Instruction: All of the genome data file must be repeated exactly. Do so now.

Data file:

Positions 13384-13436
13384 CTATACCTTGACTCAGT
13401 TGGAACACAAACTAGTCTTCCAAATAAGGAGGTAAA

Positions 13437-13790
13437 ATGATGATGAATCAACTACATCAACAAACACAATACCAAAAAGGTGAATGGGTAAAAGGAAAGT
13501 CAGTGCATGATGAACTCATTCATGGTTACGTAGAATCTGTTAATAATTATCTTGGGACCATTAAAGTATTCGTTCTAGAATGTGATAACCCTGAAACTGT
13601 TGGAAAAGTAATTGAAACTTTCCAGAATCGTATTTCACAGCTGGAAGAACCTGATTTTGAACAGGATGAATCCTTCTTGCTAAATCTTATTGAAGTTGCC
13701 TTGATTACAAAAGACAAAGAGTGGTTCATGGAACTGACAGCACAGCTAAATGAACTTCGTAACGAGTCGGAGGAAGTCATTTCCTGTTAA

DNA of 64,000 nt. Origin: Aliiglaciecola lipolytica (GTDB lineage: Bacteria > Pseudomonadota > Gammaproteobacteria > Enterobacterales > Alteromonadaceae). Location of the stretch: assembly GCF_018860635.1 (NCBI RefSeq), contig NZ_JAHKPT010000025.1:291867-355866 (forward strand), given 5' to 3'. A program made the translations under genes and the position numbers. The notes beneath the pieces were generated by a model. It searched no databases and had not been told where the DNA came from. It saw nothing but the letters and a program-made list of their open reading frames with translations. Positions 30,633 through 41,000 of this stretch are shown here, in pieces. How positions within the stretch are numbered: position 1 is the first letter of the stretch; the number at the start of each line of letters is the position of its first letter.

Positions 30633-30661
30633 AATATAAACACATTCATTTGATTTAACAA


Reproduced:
Positions 13384-13436
13384 CTATACCTTGACTCAGT
13401 TGGAACACAAACTAGTCTTCCAAATAAGGAGGTAAA

Positions 13437-13790
13437 ATGATGATGAATCAACTACATCAACAAACACAATACCAAAAAGGTGAATGGGTAAAAGGAAAGT
13501 CAGTGCATGATGAACTCATTCATGGTTACGTAGAATCTGTTAATAATTATCTTGGGACCATTAAAGTATTCGTTCTAGAATGTGATAACCCTGAAACTGT
13601 TGGAAAAGTAATTGAAACTTTCCAGAATCGTATTTCACAGCTGGAAGAACCTGATTTTGAACAGGATGAATCCTTCTTGCTAAATCTTATTGAAGTTGCC
13701 TTGATTACAAAAGACAAAGAGTGGTTCATGGAACTGACAGCACAGCTAAATGAACTTCGTAACGAGTCGGAGGAAGTCATTTCCTGTTAA

DNA of 64,000 nt. Origin: Aliiglaciecola lipolytica (GTDB lineage: Bacteria > Pseudomonadota > Gammaproteobacteria > Enterobacterales > Alteromonadaceae). Location of the stretch: assembly GCF_018860635.1 (NCBI RefSeq), contig NZ_JAHKPT010000025.1:291867-355866 (forward strand), given 5' to 3'. A program made the translations under genes and the position numbers. The notes beneath the pieces were generated by a model. It searched no databases and had not been told where the DNA came from. It saw nothing but the letters and a program-made list of their open reading frames with translations. Positions 30,633 through 41,000 of this stretch are shown here, in pieces. How positions within the stretch are numbered: position 1 is the first letter of the stretch; the number at the start of each line of letters is the position of its first letter.

Positions 30633-30661
30633 AATATAAACACATTCATTTGATTTAACAA